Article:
You will recall that my theme sentence was, Jesus makes us his people. This needs to be revised, since Page Three is about 'grace in the Bible'. So the action of God needs to refer to the people in trouble in the Biblical text. Given our passage (Matthew 3.1-12), the people in trouble are the people of Israel (which I am using as a collective term rather than referring to the political entity, ancient or modern). Thus, the theme statement needs to be revised to God chose the people of Israel to be his people. From this, the 'trouble' identified for the first page, the 'trouble in the Bible', is the people of Israel had to repent to be God's people. It is 'trouble' because it is an expectation, a burden to take action, placed on humanity.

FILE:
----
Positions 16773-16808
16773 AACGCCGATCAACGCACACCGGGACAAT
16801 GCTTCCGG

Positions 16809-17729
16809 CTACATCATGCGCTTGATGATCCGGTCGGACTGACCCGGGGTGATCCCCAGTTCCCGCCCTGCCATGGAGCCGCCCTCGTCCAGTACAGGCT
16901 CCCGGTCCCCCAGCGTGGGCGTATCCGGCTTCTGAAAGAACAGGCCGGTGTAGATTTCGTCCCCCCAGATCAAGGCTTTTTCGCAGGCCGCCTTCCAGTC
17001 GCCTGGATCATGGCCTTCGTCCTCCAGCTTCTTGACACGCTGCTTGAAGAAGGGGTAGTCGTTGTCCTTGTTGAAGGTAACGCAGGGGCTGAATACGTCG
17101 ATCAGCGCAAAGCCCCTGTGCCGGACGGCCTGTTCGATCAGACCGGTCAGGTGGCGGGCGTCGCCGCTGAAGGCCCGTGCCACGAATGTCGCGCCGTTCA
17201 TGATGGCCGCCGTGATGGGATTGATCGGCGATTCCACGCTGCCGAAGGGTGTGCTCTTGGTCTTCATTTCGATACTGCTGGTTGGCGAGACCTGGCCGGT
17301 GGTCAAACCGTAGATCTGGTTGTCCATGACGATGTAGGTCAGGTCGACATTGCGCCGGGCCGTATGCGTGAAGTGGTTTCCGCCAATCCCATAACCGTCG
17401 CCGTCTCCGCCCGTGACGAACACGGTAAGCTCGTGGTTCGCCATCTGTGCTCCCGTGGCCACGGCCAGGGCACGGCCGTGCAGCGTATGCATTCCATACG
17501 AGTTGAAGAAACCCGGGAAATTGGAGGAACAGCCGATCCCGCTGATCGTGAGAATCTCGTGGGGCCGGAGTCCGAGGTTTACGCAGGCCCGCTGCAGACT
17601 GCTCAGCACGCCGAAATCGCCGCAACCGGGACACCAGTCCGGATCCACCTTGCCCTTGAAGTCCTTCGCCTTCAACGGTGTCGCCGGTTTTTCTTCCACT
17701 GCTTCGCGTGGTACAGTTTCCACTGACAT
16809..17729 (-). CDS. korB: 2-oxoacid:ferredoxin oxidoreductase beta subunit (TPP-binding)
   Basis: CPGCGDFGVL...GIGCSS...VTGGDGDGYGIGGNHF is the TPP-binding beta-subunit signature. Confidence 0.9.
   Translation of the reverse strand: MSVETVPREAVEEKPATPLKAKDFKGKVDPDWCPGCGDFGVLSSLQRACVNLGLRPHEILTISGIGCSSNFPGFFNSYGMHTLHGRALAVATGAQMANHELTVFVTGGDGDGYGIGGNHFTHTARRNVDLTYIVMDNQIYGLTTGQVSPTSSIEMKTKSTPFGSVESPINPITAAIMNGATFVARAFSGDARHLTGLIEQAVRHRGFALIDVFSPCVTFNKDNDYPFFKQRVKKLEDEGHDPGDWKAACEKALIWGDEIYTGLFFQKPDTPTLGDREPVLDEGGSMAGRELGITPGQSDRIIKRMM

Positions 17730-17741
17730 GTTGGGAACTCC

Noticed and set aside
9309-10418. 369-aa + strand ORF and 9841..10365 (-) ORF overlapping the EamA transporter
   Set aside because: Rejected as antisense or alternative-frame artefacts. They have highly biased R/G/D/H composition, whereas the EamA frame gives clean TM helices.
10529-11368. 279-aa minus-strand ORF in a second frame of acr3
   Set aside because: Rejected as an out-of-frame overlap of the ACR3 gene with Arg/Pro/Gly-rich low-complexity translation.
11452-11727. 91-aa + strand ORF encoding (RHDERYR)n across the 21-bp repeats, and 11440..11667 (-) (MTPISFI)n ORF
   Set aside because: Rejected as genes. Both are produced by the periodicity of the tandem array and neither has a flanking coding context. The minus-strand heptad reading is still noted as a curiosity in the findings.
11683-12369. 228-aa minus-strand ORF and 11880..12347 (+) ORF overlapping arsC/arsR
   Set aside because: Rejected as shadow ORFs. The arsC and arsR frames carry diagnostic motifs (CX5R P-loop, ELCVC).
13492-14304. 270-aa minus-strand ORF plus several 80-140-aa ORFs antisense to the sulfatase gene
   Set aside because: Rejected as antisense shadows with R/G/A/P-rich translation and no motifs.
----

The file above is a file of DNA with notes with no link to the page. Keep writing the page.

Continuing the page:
So, in addition to the tasks of picturing the sermon as a movie, of tuning it, as it were, to the ear and not the eye, and of keeping it a unified whole, the preacher must also use each page to spell out the theme sentence (of the page). The theme statements for Pages One, Two, and Four must derive from that for Page Three, which is itself, as we have seen, the theme statement for the whole sermon. And stories must be chosen that make the theme come to life, as it were. Obviously on Pages One and Three, the story is the Biblical text. The task is easier (though by no means a cakewalk) if the chosen text is narrative; more difficult if it is prophetic speech, psalmistry, or epistolatory.